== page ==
And, when you really pay attention to an Orca’s physical attributes, this can start to make a lot more sense. They are actually a lot more similar in appearance to their dolphin relatives than to other whales.

The orca’s ability to echolocate (produce short pulses that sound like clicks to the human ear) when trying to locate food is another characteristic that is specific to this subspecies.

6) Whales can’t breathe underwater

Unlike fish, whales and dolphins have a lot more in common with humans when it comes to breathing and can’t actually breathe underwater. These aquatic mammals have lungs for breathing air, which they do through a blowhole on top of their heads.

However, despite their inability to breathe underwater, whales and dolphins are capable of holding their breath for extremely long periods of time. In fact, the longest recorded dive by a whale was 137 minutes long. 

7) Blue whales are the largest animals to have ever lived

Original image: “Blue Whale (Balaenoptera musculus)” by jkirkhart35 is licensed under CC BY 2.0


This is one whale fact we still can’t quite fathom – blue whales are the largest animals that have ever lived, even bigger than the biggest dinosaur!

Blue whales can reach a whopping 34 metres long and weigh twice as much as a school bus at around 172,365 kilograms.

Now, that’s one whale we would not like to come face to face with.

8) Ear wax can tell a whale’s age

When it comes to ear wax, whales aren’t all too different from us. Just like in humans, ear wax is formed by oils that are secreted by the glands in the whale’s skin.

As whales go through their annual routine of summers spent eating and winters spent migrating – the wax inside of their ears changes from a lighter to a darker shade. As this trend continues over the years, layers of earwax are formed in alternating shades.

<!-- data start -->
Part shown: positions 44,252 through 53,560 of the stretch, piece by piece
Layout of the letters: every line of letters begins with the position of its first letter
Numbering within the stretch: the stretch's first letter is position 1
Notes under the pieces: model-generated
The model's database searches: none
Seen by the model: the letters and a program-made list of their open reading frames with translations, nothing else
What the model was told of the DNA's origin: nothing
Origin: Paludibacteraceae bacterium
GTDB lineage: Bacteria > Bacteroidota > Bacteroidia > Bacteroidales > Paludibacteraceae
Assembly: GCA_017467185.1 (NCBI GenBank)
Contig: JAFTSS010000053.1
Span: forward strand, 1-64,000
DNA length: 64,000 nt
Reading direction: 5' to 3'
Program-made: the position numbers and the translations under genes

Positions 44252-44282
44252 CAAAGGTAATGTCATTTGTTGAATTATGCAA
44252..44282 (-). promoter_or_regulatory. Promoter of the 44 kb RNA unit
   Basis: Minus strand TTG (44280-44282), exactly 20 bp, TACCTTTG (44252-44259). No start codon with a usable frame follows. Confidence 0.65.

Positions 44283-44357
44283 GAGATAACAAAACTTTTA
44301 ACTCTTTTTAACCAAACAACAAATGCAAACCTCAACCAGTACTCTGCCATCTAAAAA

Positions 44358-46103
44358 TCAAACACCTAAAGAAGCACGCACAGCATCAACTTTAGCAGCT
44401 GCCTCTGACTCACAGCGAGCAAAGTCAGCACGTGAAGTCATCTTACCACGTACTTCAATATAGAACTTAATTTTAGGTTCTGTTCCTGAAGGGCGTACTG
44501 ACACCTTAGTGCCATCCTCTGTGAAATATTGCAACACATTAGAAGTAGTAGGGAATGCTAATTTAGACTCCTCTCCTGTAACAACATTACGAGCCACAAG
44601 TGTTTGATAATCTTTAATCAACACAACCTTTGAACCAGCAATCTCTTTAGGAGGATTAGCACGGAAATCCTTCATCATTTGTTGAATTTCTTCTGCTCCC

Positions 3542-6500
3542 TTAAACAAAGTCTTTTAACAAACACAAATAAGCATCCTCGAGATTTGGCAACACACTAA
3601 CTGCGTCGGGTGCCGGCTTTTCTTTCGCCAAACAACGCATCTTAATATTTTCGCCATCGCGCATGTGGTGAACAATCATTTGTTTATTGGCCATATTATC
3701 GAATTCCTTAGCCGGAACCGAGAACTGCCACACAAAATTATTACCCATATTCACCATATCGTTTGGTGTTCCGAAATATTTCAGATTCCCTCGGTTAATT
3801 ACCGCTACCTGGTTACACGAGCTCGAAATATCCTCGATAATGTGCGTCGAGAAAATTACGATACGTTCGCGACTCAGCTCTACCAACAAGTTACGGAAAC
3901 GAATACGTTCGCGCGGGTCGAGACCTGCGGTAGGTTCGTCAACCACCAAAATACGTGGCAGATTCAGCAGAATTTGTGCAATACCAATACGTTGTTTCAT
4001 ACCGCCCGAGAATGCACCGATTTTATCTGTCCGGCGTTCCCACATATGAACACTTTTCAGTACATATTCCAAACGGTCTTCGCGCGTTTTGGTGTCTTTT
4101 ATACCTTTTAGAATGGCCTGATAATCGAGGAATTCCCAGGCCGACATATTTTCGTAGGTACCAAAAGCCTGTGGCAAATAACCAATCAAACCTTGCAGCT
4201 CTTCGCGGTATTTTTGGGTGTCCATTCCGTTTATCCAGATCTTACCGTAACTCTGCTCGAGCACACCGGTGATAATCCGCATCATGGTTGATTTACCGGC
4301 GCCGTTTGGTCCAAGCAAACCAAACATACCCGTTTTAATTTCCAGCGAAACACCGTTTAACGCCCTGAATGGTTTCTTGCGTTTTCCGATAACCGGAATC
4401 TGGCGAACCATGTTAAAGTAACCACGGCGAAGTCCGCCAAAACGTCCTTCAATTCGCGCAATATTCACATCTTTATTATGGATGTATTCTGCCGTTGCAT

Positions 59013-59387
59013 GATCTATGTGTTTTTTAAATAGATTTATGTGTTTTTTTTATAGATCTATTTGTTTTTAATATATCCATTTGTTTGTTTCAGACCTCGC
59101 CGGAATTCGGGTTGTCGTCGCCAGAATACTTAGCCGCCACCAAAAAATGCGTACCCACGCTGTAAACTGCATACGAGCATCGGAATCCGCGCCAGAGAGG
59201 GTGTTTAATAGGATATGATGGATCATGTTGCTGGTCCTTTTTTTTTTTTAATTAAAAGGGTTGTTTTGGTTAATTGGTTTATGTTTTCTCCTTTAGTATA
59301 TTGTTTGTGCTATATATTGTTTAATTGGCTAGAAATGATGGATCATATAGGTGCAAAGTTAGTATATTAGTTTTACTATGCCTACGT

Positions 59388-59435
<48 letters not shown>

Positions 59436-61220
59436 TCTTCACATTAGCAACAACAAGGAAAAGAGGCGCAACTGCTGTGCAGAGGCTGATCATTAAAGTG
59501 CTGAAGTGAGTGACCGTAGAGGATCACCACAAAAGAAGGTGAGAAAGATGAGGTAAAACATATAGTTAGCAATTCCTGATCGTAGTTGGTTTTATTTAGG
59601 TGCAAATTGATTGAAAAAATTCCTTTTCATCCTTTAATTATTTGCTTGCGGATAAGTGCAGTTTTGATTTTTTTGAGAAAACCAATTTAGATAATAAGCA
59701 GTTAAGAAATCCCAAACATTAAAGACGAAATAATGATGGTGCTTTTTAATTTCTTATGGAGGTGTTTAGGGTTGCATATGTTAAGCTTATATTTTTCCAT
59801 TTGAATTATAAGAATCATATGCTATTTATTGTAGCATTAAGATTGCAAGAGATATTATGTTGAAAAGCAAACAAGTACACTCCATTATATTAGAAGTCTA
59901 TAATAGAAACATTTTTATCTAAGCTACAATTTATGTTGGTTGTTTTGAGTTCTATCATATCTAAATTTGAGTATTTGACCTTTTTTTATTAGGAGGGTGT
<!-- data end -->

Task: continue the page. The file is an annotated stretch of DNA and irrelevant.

And, much like trees, you can count these alternating bands of colour to estimate the age of the whale – which scientists have been doing since the 1950’s. 

9) The sperm whale has the largest brain of all whale species

Original image: “Sperm Whale.” by Bernard Spragg is licensed under CC0 1.0


And the winner of the world’s biggest brain goes to…

The sperm whale! 

The sperm whale’s brain measures around 8000 cubic centimetres. That’s six times larger than the human brain, which is around 1300 cubic centimetres.

10) Whales’ tales are like our fingerprints – no two are the same

Just like human fingerprints, each whale has a tail that’s unique to them. And this is how scientists are able to identify them. 

In the same way that the patterns and grooves on our fingertips are unique, so are the undersides of a whale’s tale. 

Their slits, grooves, and brown algae spots are distinguishing characteristics that are gained over time and can’t be replicated by another whale.


Original image: “Whale Watching Hervey Bay Australia by eGuide” by eGuide Travel is licensed under CC BY 2.0

Contribute to whale conservation in Tenerife

A large portion of the whale species is under threat of extinction. 

With hundreds of thousands of whales and dolphins killed each year due to hunting, commercial fishing bycatch, habitat loss and more – this shouldn’t come as a surprise.

But, what can you do to help?

Well, by getting involved in a whale and dolphin conservation program in Tenerife, you can work towards the conservation of these species by collecting valuable data and information that could help to inform conservation efforts surrounding the species. 

You will also get the chance to educate tourists on safe and sustainable ways of whale and dolphin watching, as well as sustainable food choices that won’t cause any negative impact on the species or their environment.

Now that you’re clued up on all the facts about whales that you probably didn’t know before, it’s time to put your knowledge to good use. Sign up to a whale and dolphin conservation program in Tenerife.

By Megan Colborne

Megan Colborne is a content writer from South Africa with a passion for travel and adventure. Megan has an honours-level degree in Journalism specialising in writing and editing, as well as digital media. Before starting at GVI in 2019, she spent a year working in Spain, and travelling to other European countries like Amsterdam, Switzerland, Ireland and France. Megan is also an alum of the GVI Writing Academy.